How to Set Up a Play Script
If you love Broadway, then you have probably seen a number of different plays. As you know, each play begins with a play script. Scripting a play is not a simple matter. Hard questions of plot and character development must be addressed. Further, the play needs to be written in the proper form, otherwise potential buyers will probably not even look at your script when you send it to them.
Write the title page on a blank piece of white paper. The title should appear about three-quarters down the page, centered. Beneath the title (and still centered), double space and write "by" and then double space once again and write your name. In the bottom left corner, write your contact information.
Begin with Act One. The words "ACT ONE" should appear centered at the top of your first page, in all capital letters.
Write "Scene 1" and then provide a description. Under "Act One," on the left side of the page, write "Scene 1." Next, double space and place a tab just off center on the right side of the page. Type a brief description of the scene in this tab; do not indent for paragraphs.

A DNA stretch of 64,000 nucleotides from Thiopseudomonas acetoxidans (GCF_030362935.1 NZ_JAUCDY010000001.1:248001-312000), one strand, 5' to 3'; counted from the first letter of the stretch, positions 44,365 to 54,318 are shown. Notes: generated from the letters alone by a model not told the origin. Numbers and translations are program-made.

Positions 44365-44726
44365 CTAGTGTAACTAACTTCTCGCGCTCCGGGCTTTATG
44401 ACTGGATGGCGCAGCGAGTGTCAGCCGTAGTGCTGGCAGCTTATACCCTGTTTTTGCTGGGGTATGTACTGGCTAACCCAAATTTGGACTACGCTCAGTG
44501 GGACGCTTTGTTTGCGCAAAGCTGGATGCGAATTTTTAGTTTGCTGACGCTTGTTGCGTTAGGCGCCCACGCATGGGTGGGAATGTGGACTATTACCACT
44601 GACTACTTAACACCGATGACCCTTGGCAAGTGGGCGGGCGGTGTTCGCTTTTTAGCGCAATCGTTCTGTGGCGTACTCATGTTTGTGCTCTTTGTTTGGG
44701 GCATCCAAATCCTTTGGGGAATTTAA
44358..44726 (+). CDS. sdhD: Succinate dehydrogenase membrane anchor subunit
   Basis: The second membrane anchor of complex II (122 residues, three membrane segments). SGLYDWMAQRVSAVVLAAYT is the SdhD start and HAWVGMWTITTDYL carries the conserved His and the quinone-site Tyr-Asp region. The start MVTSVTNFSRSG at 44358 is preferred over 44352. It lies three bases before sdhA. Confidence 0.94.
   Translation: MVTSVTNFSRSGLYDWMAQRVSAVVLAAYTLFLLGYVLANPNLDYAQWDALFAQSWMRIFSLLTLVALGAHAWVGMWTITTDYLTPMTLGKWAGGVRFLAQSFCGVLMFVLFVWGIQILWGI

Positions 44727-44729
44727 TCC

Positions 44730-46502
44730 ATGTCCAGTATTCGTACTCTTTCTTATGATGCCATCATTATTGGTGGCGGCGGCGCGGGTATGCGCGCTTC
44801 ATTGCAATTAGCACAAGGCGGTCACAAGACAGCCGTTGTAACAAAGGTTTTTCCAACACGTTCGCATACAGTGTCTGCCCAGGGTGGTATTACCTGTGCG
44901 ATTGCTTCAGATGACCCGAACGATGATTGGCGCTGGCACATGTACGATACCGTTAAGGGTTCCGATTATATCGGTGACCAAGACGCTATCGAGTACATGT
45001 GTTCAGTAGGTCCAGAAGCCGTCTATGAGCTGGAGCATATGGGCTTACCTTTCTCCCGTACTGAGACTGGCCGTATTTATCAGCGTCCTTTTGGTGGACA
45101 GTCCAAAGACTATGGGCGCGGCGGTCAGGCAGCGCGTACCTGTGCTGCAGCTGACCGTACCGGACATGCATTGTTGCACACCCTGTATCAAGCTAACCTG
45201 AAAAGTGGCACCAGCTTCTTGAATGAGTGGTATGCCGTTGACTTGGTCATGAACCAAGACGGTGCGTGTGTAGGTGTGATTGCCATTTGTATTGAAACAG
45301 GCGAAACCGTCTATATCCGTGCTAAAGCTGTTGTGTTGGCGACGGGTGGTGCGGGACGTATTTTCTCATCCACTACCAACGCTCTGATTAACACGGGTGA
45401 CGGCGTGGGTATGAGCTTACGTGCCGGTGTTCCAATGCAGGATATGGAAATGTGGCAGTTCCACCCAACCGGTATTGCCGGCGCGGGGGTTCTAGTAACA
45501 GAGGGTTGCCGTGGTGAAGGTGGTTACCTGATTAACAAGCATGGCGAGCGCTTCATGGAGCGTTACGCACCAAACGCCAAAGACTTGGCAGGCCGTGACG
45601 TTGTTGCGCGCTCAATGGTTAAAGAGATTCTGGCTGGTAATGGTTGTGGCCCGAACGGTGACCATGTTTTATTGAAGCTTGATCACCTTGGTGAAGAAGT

Provide dialog. To write the dialog, center the cursor and write the speakers' names in all capital letters. Format the document so that the cursor is on the left side, double space and write the dialog out underneath the names of the characters.
Write actions in parenthesis. For your actors' actions, before you type the dialog, use parenthesis to denote what they should be doing. For instance, if you want Barry to be softly singing his line, underneath "BARRY" (which would be centered), you would write "(softly singing)" and then double space and write what Barry is softly singing.
Continue each step until the end of the scene, then repeat for the remainder of the scenes and the acts. You don't need to begin a new separate page for each act, but new acts should be clearly noted by centering "ACT TWO" on the page. The end of the play can be denoted by a simple "FIN" or "END"; center your ending word on the page.
Based in Traverse City, Mich., George Lawrence has been writing professionally since 2009. His work primarily appears on various websites. An avid outdoorsman, Lawrence holds Bachelor of Arts degrees in both criminal justice and English from Michigan State University, as well as a Juris Doctor from the Thomas M. Cooley Law School, where he graduated with honors.